Well your 1st couple of bytes will probably be zero as they might be golden ones and cancel each other out. This would almost certainly confirm that the same algorithm was used on both messages. Not sure if this is of use though.
The attacker's problem with compression is that some of it is very good indeed. fp8 will compress to within 0.1% of the theoretical Shannon limit. This means that the compressed file will be almost perfectly random. For example a large
fp8 compressed file well passes both
FIPS-140 tests for randomness. A typical file compressed with
fp8 will easily achieve 7.999837 bits /byte of entropy as measured by
The end is where it's interesting. You mention misuse. It might be that the two messages compress to two very different lengths. If these were then xored without noticing, one end would be original compressed information. Only a few people know how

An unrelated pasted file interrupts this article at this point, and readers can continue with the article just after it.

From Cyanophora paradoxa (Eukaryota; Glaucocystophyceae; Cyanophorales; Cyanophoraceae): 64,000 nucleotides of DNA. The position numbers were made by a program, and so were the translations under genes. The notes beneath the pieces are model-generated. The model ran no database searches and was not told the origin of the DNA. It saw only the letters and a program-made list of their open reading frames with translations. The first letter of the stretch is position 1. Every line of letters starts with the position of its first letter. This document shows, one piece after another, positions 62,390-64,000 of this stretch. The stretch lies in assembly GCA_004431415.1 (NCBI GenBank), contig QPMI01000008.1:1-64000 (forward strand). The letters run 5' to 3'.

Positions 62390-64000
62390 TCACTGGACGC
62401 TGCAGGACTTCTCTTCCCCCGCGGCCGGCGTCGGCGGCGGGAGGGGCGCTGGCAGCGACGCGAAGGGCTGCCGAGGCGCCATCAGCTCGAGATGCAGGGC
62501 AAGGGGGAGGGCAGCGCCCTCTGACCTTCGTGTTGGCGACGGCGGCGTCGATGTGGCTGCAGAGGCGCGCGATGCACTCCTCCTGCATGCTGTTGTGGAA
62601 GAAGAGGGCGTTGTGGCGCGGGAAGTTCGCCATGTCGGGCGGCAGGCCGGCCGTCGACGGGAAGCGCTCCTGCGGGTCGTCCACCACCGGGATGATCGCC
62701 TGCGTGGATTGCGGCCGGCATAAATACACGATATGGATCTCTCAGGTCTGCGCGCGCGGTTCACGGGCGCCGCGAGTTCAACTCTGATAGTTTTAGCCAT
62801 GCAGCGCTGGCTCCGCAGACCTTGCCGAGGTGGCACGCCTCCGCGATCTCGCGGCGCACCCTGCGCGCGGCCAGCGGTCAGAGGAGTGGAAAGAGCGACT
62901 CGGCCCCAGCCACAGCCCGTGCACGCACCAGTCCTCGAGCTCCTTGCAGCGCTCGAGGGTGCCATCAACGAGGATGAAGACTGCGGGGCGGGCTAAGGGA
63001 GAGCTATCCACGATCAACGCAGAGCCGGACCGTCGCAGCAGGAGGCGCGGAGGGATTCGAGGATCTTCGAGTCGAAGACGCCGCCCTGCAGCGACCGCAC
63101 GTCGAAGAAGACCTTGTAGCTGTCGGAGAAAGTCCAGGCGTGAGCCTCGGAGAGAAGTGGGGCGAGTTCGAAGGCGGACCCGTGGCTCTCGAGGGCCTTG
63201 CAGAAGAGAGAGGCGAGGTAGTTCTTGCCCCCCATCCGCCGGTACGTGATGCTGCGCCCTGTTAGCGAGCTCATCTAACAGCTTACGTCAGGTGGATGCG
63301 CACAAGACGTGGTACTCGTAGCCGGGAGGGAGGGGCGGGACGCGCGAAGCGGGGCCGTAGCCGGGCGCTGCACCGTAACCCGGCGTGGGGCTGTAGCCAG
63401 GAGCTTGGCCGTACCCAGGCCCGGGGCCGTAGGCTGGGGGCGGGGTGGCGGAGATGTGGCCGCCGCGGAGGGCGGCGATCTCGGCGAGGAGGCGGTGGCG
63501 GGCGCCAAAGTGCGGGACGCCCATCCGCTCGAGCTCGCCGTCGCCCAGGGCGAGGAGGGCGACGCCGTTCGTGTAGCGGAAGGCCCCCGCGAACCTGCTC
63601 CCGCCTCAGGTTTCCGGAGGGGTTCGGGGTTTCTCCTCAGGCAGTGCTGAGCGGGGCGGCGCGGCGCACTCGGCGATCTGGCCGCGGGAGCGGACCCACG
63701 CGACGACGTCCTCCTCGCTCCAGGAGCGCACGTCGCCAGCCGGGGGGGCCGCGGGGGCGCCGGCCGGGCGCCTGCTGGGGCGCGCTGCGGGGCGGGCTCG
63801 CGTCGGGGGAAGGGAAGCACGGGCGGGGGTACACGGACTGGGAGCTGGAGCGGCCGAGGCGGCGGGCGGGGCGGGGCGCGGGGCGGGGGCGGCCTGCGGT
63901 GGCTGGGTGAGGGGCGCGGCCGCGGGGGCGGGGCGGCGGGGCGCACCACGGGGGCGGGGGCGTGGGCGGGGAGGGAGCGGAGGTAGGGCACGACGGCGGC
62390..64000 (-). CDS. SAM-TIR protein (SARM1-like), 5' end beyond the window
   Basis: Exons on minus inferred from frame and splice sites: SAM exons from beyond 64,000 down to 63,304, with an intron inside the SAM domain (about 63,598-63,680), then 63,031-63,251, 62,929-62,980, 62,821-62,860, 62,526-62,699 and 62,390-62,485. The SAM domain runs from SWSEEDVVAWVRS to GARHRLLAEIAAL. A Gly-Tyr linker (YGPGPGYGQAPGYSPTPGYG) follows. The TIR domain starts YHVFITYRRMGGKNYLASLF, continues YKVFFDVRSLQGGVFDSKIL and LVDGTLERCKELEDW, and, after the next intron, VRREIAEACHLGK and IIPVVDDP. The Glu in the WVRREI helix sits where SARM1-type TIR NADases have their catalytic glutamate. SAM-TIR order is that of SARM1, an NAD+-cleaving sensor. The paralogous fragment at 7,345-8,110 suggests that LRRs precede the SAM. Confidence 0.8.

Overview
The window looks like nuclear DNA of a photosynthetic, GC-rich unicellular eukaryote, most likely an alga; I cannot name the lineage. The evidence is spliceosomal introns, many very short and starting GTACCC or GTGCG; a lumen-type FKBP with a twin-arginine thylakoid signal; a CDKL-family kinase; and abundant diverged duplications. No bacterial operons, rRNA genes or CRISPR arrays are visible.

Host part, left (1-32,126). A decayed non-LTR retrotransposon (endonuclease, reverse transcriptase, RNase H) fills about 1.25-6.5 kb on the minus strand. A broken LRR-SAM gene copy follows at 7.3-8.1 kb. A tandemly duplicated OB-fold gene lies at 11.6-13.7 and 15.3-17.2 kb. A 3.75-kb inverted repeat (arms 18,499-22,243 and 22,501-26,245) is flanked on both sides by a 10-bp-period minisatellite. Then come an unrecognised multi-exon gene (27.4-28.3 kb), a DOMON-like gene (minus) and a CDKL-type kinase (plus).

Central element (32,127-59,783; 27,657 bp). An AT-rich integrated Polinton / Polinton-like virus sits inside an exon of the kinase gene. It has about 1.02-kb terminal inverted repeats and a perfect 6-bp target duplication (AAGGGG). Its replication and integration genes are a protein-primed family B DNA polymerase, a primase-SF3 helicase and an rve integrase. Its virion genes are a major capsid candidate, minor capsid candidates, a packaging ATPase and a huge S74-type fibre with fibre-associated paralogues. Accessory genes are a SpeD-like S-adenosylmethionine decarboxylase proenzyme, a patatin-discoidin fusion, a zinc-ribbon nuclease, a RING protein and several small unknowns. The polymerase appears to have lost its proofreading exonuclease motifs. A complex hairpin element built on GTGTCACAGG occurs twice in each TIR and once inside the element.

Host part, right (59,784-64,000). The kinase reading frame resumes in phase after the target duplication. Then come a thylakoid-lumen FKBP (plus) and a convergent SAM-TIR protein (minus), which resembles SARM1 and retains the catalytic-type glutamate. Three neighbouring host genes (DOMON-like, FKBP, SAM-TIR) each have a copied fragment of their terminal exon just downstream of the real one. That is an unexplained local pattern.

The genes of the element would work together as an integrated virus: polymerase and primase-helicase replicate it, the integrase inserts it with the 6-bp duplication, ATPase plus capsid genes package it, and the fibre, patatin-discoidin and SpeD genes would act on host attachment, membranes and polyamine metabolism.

fp8 works, but it's feasible that you might be able to recover fragments in less time than a brute force search would take. The attacker would only be fighting against the compression algorithm itself, and that's more Kerckhoff than probability theory.
If they both end up exactly the same length before xoring, the problem is hard. If you have no idea of what the messages could possibly be, you have 99.9979625% true randomness and 0.0020375% file format (from my example compression). Your author's creativity in writing each original message forms a seed. The compressor forms a true randomness extractor with a 0.0020375% output error. If internal blocks overlap, the file format gets destroyed, and the error decreases very substantially. Tricky. NSA guys, what do you think ?